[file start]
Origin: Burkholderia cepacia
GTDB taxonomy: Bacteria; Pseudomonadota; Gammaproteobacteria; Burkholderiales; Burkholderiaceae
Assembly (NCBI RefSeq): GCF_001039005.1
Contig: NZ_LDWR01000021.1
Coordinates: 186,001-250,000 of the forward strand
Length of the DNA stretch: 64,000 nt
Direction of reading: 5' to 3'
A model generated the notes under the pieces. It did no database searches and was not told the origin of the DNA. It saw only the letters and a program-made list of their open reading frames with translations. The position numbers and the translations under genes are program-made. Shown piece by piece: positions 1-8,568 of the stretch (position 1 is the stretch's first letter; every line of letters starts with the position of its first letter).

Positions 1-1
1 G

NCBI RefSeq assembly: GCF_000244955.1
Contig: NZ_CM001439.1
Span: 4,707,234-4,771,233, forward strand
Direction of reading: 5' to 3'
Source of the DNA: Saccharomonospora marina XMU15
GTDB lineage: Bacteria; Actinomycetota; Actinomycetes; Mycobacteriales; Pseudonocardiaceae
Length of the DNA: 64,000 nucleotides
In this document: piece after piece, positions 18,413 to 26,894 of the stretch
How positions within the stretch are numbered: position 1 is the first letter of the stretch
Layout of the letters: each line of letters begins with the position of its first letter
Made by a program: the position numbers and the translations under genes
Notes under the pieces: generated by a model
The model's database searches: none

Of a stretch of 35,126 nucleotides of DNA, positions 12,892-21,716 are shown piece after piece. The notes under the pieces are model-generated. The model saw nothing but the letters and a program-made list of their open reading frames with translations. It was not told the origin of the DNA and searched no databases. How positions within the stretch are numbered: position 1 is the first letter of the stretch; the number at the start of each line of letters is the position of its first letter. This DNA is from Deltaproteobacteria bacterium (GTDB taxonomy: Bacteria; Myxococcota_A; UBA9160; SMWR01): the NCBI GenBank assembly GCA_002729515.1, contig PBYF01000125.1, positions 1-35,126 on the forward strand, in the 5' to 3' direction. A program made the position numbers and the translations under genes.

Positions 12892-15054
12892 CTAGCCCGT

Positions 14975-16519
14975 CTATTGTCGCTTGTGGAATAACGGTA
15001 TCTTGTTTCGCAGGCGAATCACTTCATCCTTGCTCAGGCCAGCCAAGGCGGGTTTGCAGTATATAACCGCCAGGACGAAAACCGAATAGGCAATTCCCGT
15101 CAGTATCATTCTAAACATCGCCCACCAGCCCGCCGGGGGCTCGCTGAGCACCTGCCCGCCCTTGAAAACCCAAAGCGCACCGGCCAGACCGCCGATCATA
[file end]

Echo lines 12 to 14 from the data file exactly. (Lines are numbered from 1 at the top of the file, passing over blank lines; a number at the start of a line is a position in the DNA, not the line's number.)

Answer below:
Contig: NZ_CM001439.1
Span: 4,707,234-4,771,233, forward strand
Direction of reading: 5' to 3'